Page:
Biden dismissed Trump's allegations about him, saying "there's not one single solitary legitimate journalist in the world who's given any credibility to this." But this isn't about him or how "bizarrely" Trump is acting, he added. "It's such a blatant abuse of power that it's just, I don't think it can stand." "Do you think it is impeachable, this particular instance?" Kimmel asked. "Based on the material that they acknowledged today, it seems to me it's awful hard to avoid the conclusion that it is an impeachable offense and a violation of constitutional responsibility," Biden said. "But look, I am confident in the ability of the House and Senate to deal with this. My job is to just go out and flat beat him."

Trump is causing "monumental" damage on the environment, international relations, gun violence, and health care, as well as to America's "soul," Biden said, and he doesn't want impeachment to distract from all that. Kimmel asked Biden if he'd be running if a "decent man like Jeb Bush" had won — there were a few laughs — and Biden said no, probably not. "Look, we can probably handle four years, if he doesn't get us in a war in the next year — and I'm not being a wise guy, I'm not being glib saying that," Biden said. "But eight years of Donald Trump will fundamentally alter the character of this nation, in my view."

"We have so much going for us, and I think it's time we, as Americans, just stop feeling sorry for ourselves, lift our heads," Biden said. "This is the United States of America, there's not a single thing we can't do!" "Mr. Vice President, are you saying you want to make America great again?" Kimmel asked. "I'm saying I want America to be the envy of the world again," Biden replied. #ABEWA? Watch below. Peter Weber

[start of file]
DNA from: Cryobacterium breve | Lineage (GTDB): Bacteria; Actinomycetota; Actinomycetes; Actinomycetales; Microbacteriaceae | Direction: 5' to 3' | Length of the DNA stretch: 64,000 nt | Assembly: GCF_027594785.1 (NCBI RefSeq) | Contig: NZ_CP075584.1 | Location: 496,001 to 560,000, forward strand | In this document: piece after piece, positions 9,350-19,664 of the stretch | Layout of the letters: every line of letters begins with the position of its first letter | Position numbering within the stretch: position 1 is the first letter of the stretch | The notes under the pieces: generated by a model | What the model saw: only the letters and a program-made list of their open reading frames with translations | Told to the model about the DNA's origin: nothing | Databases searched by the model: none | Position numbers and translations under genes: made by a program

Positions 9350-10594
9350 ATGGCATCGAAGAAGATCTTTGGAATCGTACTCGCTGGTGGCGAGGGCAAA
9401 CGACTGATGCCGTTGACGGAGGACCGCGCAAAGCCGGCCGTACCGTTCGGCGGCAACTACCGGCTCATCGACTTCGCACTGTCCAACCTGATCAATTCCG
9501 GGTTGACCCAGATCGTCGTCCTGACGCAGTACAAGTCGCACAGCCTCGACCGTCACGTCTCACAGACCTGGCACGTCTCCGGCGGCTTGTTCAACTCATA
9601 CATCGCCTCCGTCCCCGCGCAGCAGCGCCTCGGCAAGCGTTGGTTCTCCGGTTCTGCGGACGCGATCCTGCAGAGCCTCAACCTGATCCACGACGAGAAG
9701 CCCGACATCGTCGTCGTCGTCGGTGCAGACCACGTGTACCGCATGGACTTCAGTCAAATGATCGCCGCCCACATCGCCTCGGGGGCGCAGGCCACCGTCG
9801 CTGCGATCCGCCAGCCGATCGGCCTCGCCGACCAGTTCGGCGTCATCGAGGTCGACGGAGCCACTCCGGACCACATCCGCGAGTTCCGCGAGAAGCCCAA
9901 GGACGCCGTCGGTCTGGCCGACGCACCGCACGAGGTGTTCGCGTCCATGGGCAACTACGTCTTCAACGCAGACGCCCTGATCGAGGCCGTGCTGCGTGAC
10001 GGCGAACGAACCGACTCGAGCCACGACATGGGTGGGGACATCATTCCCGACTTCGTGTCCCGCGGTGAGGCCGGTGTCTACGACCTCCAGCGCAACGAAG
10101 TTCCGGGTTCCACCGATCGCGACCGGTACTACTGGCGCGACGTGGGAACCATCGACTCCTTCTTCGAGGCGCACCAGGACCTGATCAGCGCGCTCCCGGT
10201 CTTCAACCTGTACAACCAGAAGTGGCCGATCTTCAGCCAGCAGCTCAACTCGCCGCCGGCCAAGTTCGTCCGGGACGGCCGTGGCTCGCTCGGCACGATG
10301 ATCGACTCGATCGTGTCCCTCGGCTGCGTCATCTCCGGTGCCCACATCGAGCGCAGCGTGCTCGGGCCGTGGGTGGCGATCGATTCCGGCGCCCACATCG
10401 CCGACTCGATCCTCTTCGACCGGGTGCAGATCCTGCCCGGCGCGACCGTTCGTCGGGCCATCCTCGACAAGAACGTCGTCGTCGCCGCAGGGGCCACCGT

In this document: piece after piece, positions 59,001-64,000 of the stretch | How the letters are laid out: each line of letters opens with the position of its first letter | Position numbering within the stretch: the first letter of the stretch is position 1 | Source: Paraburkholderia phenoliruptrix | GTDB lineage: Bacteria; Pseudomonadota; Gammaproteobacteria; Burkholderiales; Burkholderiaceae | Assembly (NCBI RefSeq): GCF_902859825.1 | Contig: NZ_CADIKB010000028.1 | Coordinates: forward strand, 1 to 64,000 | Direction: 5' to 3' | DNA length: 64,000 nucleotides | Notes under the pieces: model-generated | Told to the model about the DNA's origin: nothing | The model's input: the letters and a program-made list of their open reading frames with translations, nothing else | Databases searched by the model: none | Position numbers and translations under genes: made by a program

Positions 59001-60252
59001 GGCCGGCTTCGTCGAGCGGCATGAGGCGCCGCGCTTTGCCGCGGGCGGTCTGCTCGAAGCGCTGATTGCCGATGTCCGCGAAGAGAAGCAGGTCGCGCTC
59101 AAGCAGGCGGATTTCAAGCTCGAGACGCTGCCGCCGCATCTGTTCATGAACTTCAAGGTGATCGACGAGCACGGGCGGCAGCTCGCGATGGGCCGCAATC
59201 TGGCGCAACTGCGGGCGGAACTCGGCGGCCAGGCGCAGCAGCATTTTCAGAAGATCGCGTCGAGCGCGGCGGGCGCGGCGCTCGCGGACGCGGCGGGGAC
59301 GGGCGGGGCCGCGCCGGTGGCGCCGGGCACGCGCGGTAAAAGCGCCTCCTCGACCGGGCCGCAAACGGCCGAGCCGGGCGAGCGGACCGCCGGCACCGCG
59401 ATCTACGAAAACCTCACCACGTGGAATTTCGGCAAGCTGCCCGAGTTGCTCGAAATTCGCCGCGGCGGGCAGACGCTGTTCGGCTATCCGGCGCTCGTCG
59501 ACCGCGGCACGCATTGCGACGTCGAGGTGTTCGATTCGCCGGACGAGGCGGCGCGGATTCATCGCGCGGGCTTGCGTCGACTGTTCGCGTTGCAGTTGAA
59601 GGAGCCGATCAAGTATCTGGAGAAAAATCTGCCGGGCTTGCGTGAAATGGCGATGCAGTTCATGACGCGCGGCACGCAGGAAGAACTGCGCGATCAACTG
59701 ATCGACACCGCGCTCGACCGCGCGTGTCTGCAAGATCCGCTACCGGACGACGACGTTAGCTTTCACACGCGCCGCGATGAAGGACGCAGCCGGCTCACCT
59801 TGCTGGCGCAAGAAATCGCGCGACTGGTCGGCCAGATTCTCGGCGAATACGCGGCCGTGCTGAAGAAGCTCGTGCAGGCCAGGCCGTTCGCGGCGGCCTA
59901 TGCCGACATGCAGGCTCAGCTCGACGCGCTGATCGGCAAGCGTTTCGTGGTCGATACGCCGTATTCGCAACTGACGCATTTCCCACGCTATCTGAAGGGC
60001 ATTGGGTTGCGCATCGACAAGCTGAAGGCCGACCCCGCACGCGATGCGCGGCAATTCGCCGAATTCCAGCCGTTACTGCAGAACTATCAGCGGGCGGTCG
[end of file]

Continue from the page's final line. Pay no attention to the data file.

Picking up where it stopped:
September 26, 2019

Some of the celebrities who read mean tweets about themselves for Wednesday's Jimmy Kimmel Live shot some insults back to their mean-tweeter — Tiffany Haddish, for example, and Sarah Paulson. But many of the film and TV stars played along or even agreed with the criticism. Yes, Will Ferrell shouts a lot. Chris Rock needs to do bad movies because of his divorce. Jeff Goldblum is perfectly aware that he's a freak, and Mark Hamill can sass in Yoda voice. Jake Gyllenhaal found the insult lobbed at him rather poetic, and Kim Kardashian agreed with her antagonist in a different way. And Fred Savage? Well, watch below. Peter Weber

September 25, 2019

Over the last two-and-a-half years, President Trump has had scandal after scandal, Stephen Colbert said on Tuesday's Late Show, from being an unnamed co-conspirator to campaign finance violations to saying Nazis are fine people.

"Every time, people have asked, 'Is this the thing? Surely, this must be the thing,'" Colbert said. "And every time, it wasn't the thing. But here's the thing — there's a new thing, and it might be the thing." The audience started wildly cheering as Colbert ran a clip of House Speaker Nancy Pelosi (D-Calif.) announcing the launch of an official impeachment inquiry against Trump. "Finally, a check on the president," he said. "Up until now, we've only had a check from the president, to a porn star."